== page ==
Quote from LilaDavis
Where I am now there's a big push toward community treatment/crisis 'cafes'/day centres in order to keep people OUT of hospital as much as possible, which I wholeheartedly agree with. But these programs seem to be staffed primarily by psychologists and techs. At the same time I'm sure there will always be those too ill to be nursed at home. I think I just worry sometimes about the outlook.
What are your thoughts?
I personally am not a fan of the deinstitutionalization movement - mainly because although I understand the necessity of it, some places are overly zealous about it and the community treatment model doesn't work for everyone. States and counties rave about how they're helping people integrate into the community but generally it just turns in to "We closed a bunch of units and are saving money, Yay!" without the installation of community facilities and services for the clients who are now back in the community. The general trend I've found (now, I work predominantly corrections and jail - so I probably have some confirmation bias here) is that, as institutions close and bed space in the remaining inpatient units and state facilities gets overwhelmed there tends to be a direct correlation with incarceration rates of psychiatric patients (as they fall through the cracks within the community). Basically, making the jails and prisons into the new psychiatric institution, sadly.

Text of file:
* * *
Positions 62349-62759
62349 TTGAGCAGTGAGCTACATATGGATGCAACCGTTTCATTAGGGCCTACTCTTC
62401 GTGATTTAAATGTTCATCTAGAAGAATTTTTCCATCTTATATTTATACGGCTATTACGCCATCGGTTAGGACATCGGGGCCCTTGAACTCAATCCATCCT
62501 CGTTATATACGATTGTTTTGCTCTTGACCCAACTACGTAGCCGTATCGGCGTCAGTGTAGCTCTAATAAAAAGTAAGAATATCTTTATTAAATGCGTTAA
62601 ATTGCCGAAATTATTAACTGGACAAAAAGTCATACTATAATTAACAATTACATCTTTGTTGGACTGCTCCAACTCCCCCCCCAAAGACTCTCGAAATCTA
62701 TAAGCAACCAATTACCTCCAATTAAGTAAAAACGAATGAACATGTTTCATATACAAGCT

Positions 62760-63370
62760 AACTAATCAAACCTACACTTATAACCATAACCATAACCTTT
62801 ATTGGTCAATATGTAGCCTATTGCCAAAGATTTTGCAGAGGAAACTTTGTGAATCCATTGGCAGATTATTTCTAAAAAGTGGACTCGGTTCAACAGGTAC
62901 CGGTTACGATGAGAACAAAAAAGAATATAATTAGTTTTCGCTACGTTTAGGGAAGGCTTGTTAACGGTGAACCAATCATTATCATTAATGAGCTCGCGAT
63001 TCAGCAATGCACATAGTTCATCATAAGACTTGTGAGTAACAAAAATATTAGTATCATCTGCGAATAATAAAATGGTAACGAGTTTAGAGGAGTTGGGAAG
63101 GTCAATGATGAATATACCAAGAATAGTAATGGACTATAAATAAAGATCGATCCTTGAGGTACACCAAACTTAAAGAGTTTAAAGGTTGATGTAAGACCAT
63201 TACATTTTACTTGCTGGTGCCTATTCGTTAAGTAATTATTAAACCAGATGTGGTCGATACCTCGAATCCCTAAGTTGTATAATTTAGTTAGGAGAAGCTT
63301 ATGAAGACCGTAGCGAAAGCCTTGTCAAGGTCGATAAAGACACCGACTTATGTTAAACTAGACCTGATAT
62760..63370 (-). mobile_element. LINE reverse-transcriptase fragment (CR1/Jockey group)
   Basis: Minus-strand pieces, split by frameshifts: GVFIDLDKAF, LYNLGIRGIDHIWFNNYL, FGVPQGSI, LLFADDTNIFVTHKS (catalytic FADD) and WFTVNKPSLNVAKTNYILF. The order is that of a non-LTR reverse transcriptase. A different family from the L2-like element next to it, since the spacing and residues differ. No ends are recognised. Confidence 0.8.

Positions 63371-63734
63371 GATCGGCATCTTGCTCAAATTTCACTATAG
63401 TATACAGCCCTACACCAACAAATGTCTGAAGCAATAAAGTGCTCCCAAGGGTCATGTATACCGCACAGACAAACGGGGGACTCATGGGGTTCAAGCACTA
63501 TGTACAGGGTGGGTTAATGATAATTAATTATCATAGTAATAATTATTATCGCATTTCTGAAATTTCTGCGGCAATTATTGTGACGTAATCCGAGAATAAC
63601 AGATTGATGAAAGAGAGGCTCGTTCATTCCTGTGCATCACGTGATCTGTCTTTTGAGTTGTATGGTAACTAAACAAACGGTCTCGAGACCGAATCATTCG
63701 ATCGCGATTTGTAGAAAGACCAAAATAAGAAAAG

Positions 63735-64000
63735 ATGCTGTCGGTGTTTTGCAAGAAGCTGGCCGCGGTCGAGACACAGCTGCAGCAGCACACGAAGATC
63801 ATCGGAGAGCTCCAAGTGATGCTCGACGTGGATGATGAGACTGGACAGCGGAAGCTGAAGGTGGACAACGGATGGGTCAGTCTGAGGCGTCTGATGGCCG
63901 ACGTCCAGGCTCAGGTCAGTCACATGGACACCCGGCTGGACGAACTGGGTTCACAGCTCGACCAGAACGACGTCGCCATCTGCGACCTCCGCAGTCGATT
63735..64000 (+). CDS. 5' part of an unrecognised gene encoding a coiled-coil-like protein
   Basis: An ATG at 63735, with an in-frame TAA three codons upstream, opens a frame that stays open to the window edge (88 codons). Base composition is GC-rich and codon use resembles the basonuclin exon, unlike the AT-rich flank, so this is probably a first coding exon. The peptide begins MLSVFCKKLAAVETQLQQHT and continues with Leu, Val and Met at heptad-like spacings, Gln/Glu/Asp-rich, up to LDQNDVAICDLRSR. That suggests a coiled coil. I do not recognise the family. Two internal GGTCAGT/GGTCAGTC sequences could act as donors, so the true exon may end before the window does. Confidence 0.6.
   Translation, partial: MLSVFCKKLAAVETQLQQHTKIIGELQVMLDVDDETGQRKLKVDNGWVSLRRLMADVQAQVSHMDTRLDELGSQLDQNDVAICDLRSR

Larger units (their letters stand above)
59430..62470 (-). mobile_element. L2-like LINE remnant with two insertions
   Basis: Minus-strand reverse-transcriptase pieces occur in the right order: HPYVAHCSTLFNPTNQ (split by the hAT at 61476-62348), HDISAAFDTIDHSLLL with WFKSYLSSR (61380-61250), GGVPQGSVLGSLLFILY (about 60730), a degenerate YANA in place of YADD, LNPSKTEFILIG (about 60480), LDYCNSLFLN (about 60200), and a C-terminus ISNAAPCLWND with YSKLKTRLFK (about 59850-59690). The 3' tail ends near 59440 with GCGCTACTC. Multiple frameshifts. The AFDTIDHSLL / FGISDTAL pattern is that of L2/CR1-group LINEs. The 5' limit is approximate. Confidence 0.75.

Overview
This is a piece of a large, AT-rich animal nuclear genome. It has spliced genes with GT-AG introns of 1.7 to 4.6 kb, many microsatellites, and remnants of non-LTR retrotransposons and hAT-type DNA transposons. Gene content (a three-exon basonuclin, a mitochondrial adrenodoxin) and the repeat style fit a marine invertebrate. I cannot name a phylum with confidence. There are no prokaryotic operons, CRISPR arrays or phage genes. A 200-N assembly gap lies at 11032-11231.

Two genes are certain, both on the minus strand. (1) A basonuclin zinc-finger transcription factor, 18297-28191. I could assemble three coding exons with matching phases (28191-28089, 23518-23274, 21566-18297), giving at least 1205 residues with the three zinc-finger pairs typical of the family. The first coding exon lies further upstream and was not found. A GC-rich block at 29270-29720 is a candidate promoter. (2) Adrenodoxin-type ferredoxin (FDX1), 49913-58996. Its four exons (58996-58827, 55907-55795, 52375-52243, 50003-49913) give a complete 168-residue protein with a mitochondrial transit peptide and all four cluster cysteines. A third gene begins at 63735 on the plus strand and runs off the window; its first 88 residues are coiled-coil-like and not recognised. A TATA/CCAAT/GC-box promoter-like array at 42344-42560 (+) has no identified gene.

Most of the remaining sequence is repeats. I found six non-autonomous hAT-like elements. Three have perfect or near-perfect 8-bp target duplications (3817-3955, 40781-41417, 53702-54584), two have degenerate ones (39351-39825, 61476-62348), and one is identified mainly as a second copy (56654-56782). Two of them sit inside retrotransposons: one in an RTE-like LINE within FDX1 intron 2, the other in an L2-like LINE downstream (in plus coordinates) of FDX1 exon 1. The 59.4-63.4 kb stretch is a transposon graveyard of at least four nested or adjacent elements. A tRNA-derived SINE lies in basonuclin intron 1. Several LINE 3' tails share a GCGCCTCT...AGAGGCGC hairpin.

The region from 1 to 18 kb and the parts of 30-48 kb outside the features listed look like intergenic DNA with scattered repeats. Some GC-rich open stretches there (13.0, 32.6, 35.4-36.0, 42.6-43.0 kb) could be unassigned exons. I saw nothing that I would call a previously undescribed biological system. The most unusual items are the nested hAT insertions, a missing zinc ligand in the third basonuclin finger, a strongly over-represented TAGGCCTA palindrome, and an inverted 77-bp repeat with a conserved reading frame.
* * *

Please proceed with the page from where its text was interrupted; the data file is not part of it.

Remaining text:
To that end - I don't see psychiatric nursing going anywhere. Personally, I dislike the corporate healthcare culture of the hospitals and shy away from them - and have never had a difficult time finding a psychiatric nursing position outside of the hospital. With the push for community care you have Assertive community treatment teams, Psychiatric emergency response teams, Psychiatric Emergency departments, case management, correctional psychiatry (Jail & Prison) as well as state hospital psychiatry (The community might rally to get them closed however, at least in my state they're never able to do so because that same community isn't comfortable when they try to set up a group home for violent sexual offenders in their neighborhood - go figure) and many other options available.
I wouldn't worry about job prospects in mental health overly much - there are many people that require mental health services (and that number is not diminishing) and there are more places for psychiatric nurses than in the hospital setting.